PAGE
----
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I am trying to prove, without using the Schroder-Bernstein theorem, (where a modulus defines cardinality) that

i.) $|x|=|y|$ implies $|A^x|=|A^y|$


ii.) $|x|=|y|$ implies $|x^A|=|y^A|$.

Thank you!

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up vote 2 down vote accepted

To say that $|x|=|y|$ is to say that the difference between $x$ and $y$ is just in the labels of the names. An element of $A^x$ is a function whose domain is $x$ and its co-domain is $A$.

If we agreed that simply by changing the name of every element in $x$ we can get $y$, fix a renaming method (that is, pick a particular way to rename from $x$ to $y$) and take some $f\in A^y$, define $\hat f\in A^x$ to be the function which sends $x\in X$ to $f(y)$ such that $y$ is the element we get by renaming $x$ in the renaming method.

Rigorously a renaming method is simply a bijection $\varphi\colon y\to x$, and we simply define $\hat f = \{\langle\varphi(y),f(y)\rangle\mid \langle y,f(y)\rangle\in f\}$. We can show that this is a function from $x$ into $A$ and if $f\neq g$ then $\hat f\neq\hat g$.

Therefore $\hat\bullet\colon A^y\to A^x$ is a bijection and $|A^x|=|A^y|$.

The second question is essentially the same, this time we have a function from $A$ to $x$, so we simply compose it with $\varphi$, our bijection.

The Cantor-Bernstein theorem simply tells us that if we have two injections then we have a bijection. To prove something like $|x|=|y|\implies |A^x|=|A^y|$ without the use of Cantor-Bernstein would depend on how many laws you have already proved using bijections and injections.

For example, if you prove that $|x|\leq |y|\implies |A^x|\leq|A^y|$ then you can simply write:

Since $|x|=|y|$ we have that $|x|\leq |y|$ and therefore $|A^x|\leq|A^y|$; similarly $|y|\leq|x|$ and therefore $|A^y|\leq|A^x|$.

By Cantor-Bernstein we have that $|A^x|=|A^y|$.

However, after quite some time you realize that proving that aforementioned property is not easier than constructing explicit bijections.

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The theorem I am mentioning is one that states that two sets have the same cardinality if there exists a bijection between them. – user5262 Jun 13 '12 at 6:19
@JoshuaBunce: That is the definition of cardinality. Cantor-Bernstein says that if $|a|\leq|b|$ and $|b|\leq|a|$ then $|a|=|b|$. That is to say if there is an injection from $a$ into $b$ and another injection from $b$ into $a$ then there is a bijection from $a$ onto $b$. – Asaf Karagila Jun 13 '12 at 6:21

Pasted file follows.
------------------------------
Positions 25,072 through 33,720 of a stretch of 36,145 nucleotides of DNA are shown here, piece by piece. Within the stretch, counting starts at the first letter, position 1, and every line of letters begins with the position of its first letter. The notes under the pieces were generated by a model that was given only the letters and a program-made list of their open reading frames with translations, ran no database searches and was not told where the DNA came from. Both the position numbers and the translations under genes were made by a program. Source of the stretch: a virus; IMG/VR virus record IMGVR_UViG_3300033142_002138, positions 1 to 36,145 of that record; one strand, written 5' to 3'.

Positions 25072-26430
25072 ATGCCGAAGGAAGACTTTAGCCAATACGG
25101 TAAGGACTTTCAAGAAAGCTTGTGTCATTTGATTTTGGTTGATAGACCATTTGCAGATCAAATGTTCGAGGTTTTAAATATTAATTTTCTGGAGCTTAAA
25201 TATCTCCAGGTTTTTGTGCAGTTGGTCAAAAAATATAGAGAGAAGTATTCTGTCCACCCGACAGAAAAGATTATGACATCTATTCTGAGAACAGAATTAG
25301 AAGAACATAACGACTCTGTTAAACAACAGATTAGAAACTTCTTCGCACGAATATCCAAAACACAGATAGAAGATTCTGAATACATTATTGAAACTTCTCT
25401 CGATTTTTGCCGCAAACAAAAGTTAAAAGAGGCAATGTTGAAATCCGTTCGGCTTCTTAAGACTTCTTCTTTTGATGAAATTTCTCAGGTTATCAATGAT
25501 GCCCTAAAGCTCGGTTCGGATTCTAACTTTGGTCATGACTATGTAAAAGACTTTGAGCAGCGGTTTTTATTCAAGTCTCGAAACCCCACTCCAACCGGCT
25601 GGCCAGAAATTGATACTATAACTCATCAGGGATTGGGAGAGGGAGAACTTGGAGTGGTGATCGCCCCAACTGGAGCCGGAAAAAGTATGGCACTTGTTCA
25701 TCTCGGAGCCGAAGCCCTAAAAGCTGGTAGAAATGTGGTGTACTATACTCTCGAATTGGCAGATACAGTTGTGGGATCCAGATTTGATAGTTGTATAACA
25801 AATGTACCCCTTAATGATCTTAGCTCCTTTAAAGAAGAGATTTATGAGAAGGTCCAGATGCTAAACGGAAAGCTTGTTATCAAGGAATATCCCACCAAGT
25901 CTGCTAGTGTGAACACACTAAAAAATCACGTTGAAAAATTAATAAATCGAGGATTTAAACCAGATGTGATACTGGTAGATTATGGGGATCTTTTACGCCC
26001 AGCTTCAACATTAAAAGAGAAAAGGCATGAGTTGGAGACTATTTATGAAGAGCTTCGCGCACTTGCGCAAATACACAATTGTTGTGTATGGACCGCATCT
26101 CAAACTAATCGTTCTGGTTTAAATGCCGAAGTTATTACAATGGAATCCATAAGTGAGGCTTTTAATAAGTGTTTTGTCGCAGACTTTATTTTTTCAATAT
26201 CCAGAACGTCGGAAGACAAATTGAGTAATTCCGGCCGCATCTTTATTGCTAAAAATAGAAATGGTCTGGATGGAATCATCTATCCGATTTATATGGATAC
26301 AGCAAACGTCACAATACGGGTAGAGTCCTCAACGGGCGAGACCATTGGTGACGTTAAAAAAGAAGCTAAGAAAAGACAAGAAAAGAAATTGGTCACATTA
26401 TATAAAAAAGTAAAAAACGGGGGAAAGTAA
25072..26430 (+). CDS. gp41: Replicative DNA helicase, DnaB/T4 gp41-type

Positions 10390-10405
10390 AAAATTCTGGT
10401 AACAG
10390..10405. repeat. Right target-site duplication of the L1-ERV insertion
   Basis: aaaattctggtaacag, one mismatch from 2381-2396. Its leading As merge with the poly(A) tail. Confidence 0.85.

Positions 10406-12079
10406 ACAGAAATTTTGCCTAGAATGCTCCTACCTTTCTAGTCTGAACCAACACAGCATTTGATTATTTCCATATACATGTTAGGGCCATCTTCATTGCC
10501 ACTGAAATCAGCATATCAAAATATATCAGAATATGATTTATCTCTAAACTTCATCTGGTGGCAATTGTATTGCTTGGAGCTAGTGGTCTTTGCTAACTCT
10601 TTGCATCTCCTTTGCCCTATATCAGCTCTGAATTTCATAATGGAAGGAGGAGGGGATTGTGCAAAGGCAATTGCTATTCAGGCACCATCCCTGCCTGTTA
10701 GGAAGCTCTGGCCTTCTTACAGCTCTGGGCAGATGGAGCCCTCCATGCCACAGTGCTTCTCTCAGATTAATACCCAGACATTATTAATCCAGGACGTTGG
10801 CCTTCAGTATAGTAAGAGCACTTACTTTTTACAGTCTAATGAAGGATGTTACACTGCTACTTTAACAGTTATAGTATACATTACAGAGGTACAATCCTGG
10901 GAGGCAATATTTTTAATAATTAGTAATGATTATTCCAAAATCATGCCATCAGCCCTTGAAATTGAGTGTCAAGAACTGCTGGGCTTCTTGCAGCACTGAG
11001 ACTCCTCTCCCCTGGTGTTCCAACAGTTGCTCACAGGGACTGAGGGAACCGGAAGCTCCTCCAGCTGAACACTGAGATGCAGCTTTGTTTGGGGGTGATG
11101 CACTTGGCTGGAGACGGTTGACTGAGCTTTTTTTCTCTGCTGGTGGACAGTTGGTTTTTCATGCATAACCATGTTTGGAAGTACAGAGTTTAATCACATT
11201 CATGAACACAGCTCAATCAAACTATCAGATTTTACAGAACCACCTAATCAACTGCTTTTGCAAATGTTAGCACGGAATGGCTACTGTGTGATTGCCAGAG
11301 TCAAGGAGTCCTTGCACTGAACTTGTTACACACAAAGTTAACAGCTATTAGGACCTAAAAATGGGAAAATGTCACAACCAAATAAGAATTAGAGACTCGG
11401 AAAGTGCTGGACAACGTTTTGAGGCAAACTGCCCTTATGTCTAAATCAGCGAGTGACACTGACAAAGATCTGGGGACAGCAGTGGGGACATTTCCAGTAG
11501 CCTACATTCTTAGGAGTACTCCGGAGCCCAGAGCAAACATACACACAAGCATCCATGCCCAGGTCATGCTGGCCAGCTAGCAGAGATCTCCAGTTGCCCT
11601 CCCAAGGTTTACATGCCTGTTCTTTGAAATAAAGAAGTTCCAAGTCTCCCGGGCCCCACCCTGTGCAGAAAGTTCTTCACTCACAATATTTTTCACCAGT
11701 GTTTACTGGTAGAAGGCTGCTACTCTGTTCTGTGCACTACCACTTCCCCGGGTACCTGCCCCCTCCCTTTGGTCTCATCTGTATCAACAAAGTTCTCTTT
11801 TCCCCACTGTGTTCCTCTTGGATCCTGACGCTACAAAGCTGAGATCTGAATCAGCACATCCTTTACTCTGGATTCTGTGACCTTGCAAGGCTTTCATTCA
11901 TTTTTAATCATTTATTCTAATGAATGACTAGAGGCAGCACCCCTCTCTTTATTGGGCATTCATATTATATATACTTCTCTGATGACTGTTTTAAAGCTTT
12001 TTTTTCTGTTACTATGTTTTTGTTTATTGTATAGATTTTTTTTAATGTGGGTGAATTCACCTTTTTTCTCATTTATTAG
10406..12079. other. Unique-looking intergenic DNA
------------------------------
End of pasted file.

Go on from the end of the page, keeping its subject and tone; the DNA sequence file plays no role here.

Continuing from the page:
Right. What was I thinking... – user5262 Jun 13 '12 at 6:34
@JoshuaBunce: I don't know about that, but I do plan on taking a mind reading course during my Ph.D. studies... so maybe in a few years I could answer your second question too! :-) – Asaf Karagila Jun 13 '12 at 6:37

I don't think you even need Cantor-Bernstein-Schroeder:

Let $f\colon x\to y$ be a bijection.

  1. Define $f_A\colon A^y\to A^x$ by $f_A(g) = g\circ f$. Prove that $f_A$ is a bijection.

  2. Try a similar idea: use $f$ to construct a map $x^A$ to $y^A$ and prove it is a bijection.

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If $|x|=|y|$, you have a bijection $f:x\to y$. You want to use $f$ to construct bijections $g:A^x\to A^y$ and $h:x^A\to y^A$. The first is slightly easier; I’ll do the second and let you see if you can adapt the ideas to do the first yourself.

An element of $x^A$ is a function $\varphi:A\to x$, and you want $h$ to match it up with some function from $A$ to $y$. You already have a function $f$ that matches elements of $x$ with elements of $y$, so use it to ‘translate’ the output of $\varphi$: $f(\varphi)$ should be the function that takes $a\in A$ to $\varphi(a)$ and then takes that to $f(\varphi(a))$ over in $y$:

$$A\stackrel{\varphi}\longrightarrow x\stackrel{f}\longrightarrow y:a\mapsto \varphi(a)\mapsto f(\varphi(a))\;.$$

The function that does this is clearly the composition $f\circ\varphi$, so we should set $h(\varphi)=f\circ\varphi$:

$$h:x^A\to y^A:\varphi\mapsto f\circ\varphi\;.$$

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Thank you! I wasn't sure which to vote - I appreciate your time in answering this. This is the first way that I constructed the proof. – user5262 Jun 15 '12 at 2:31

Two sets $x$ and $y$ have the same cardinality precisely when there is a bijection $f:x\to y$.

Thus, for both parts, there is a bijection $f:x\to y$. How can you use $f$ to create a bijection between $A^x$ and $A^y$? Think about how you might turn an element of $A^x$ into an element of $A^y$ using $f$.

You can use the same idea for the second problem.

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